WARSAW, Poland, October 17, 2016 (LifeSiteNews) — The Conservative ruling Law and Justice (PiS) party is losing the abortion battle.
In public statements, party leaders are constantly on the defensive and have adopted the language of pro-abortion activists. Many have already abandoned the unborn to calm the heated debate.
Earlier this month, the PiS party killed the total abortion ban proposed by half a million Polish citizens, after the highly publicized pro-abortion “Black Protest.” Now PiS politicians are attempting to calm pro-life voters through the media, which has not been effective so far.
The rejection of the ban in the lower house of Parliament (Sejm) was a surprising turn of events. Only a short time before, the Sejm had voted to continue the legislative process on a “Stop Abortion” measure. Furthermore, according to Jerzy Kwaśniewski from the “Stop Abortion” committee, many politicians from the ruling parties had expressed support for the complete abortion ban and encouraged pro-lifers to act.
The activists had organized many pro-life marches and gathered close to half a million signatures of support for the ban. They also had prepared several bills aimed to help women and families with crisis pregnancies.
Unfortunately, some PiS leaders were neither impressed by nor friendly to pro-life activists. Kwaśniewski, an Ordo Iuris lawyer and one of the authors of the rejected abortion ban, revealed that the “Stop Abortion” committee tried to meet with the head of PiS, Jarosław Kaczyński, on numerous occasions but to no avail. Consequently, pro-life activists feel betrayed by PiS.
Serious, concrete steps will be needed to change the situation, but PiS shows no willingness to listen.
In a TV appearance on October 12, Polish Prime Minister Beata Szydło only mouthed some clichés regarding the plight of the unborn. “The Polish government has to show that it cares about human life,” she said to the Catholic Trwam TV. She used the general term “human life” or “pregnancy” several times instead of the more personal “unborn child.”
Discounting the unborn, who have no voice, she added that “one cannot ignore the voice of people who took part in the ‘Black Protest.’” And “for women,” Szydło offered “support” in the form of bills “her government is currently working on.”
Szydło also made proposals regarding adoption and help for families with special needs children and women with difficult pregnancies, but those came too late — a year after the PiS took power. What’s more, they do nothing in terms of better legal protection of the unborn.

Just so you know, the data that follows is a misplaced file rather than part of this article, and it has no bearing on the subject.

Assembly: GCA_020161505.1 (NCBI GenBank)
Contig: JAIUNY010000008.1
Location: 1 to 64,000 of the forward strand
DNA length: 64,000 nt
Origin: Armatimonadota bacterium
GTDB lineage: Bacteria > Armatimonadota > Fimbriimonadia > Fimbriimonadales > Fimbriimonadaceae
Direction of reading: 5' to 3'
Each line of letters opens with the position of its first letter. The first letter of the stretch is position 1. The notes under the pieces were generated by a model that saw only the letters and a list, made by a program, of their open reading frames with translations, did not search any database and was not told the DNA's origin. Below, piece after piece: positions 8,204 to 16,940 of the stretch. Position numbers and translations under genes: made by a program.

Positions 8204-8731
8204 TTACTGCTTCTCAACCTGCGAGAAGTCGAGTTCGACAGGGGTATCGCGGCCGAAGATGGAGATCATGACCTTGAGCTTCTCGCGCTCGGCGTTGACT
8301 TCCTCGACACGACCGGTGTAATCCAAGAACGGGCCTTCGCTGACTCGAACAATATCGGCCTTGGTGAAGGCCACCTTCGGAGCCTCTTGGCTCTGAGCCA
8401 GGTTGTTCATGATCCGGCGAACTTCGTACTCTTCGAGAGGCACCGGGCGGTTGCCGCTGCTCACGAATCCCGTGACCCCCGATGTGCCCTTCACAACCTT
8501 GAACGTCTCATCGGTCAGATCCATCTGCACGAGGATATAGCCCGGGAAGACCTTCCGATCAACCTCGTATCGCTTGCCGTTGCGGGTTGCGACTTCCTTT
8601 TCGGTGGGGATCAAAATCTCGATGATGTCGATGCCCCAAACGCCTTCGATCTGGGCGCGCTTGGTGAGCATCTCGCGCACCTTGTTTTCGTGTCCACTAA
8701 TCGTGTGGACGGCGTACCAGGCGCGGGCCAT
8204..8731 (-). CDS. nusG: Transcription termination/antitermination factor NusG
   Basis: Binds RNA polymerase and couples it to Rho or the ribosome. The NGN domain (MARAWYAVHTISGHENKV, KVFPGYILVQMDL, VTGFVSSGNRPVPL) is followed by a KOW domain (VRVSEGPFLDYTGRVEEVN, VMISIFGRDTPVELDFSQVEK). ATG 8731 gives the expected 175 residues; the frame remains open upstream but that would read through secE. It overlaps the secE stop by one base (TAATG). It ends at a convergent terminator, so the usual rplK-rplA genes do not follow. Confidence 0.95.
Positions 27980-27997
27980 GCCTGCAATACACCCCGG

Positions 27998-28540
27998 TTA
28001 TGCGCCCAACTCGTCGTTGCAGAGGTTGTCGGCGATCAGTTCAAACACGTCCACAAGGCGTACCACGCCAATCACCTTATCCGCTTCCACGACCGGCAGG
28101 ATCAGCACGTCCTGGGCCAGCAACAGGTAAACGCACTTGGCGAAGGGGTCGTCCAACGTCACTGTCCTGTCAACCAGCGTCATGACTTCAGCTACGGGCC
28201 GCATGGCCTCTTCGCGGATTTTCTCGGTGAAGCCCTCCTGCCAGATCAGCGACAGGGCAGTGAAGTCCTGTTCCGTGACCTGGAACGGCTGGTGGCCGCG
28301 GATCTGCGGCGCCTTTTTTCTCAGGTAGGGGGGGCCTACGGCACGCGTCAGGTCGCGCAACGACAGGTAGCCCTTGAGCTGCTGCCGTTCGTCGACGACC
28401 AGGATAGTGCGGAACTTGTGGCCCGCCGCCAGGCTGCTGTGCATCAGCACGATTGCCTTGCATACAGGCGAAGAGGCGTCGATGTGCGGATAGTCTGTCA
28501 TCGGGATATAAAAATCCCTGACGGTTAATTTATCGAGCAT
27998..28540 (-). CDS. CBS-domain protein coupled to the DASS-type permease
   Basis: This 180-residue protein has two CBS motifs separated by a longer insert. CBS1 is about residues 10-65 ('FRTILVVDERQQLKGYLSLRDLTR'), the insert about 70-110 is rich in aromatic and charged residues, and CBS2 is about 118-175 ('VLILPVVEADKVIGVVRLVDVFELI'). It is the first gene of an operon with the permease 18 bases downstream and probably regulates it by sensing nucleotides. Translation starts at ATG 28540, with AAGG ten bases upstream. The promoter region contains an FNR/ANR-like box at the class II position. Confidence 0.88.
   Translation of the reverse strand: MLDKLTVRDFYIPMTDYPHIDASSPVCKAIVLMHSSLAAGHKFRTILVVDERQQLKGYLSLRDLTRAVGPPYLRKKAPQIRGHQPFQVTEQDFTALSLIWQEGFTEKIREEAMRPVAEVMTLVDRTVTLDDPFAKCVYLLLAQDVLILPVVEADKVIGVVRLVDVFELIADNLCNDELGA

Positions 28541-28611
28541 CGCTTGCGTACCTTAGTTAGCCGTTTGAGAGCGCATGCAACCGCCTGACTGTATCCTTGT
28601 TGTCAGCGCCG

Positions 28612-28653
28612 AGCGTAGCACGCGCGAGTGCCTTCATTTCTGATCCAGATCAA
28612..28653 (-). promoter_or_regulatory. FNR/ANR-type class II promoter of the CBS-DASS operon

It seems as though some PiS politicians are trying to ease their own consciences and do all they can to avoid changing the abortion law. Whatever their motivations, the ruling party’s politicians constantly send mixed signals to the public.
One of them is Kaczyński, who is not in the cabinet but essentially rules the party. Although in an interview with the Polish Press Agency (PAP) he did not directly exclude improving the current abortion law, he specifically mentioned only unborn children with Down syndrome.
Acknowledging that a large portion of Polish abortions include the unborn with this condition, he said, “We hope that soon this will not be the case. This is our goal. This must be prepared in the right way, however. The public also needs to be convinced, particularly women, and we will do it.”
Kaczyński seems unwilling to take part in an abortion war and to defend the unborn by offering them legal protection. Fighting against what Saint Paul John II called “the civilization of death” is not his priority. It seems as if Kaczyński used the “Black Protests” as a pretext to convince his party not to further discuss the ban. Publicly, he explained that his party killed the abortion ban because “someone wants to use” it to attack his party and the Church.
Neither his statements nor his actions prevented further attacks, though. For instance, he said, “We will strive to ensure that even in pregnancies which are very difficult, when a child is sure to die and strongly deformed, [women] end up giving birth so that the child can be baptized, buried, and have a name.” “Black” protestors immediately pounced with an aggressive and vulgar picket in front of his house.
The organizers wrote that his words about having women carry handicapped babies “to term to perform baptism in the Roman Catholic Church prove he is ready to do anything to please the bishops.”
In reaction to another feminist protest and Kaczyński’s statements, PiS spokeswomen Beata Mazurek said the party will not “force anybody to do anything.” Speaking emotionally and not very clearly, she added that any potential change to the abortion law will be “voluntary” on the part of women, blurring even further the PiS stance on the issue.
Mazurek's statements showed that leading PiS politicians concentrate the discussion on women and rarely talk about the unborn. For some reason, they do not even mention recent cases of children born alive during abortions in Poland.
Again and again, PiS politicians use feminist rhetoric to defend themselves, highlighting their own spinelessness in protecting the most innocent and fragile. It is unlikely that leading Law and Justice politicians will change the law to offer justice for the unborn.
According to Polish law dated from 1993, abortion is illegal except in certain circumstances. First, when the woman's life or health is endangered, there are no legal limits as to the time when it can be performed. Second, when the pregnancy is a result of a criminal act, abortion is permitted until the 12th week. Finally, abortion is legal when a doctor believes that the baby has a severe and irreversible handicap or an incurable and life-threatening disease. In such situations, the procedure is legal until the baby is viable.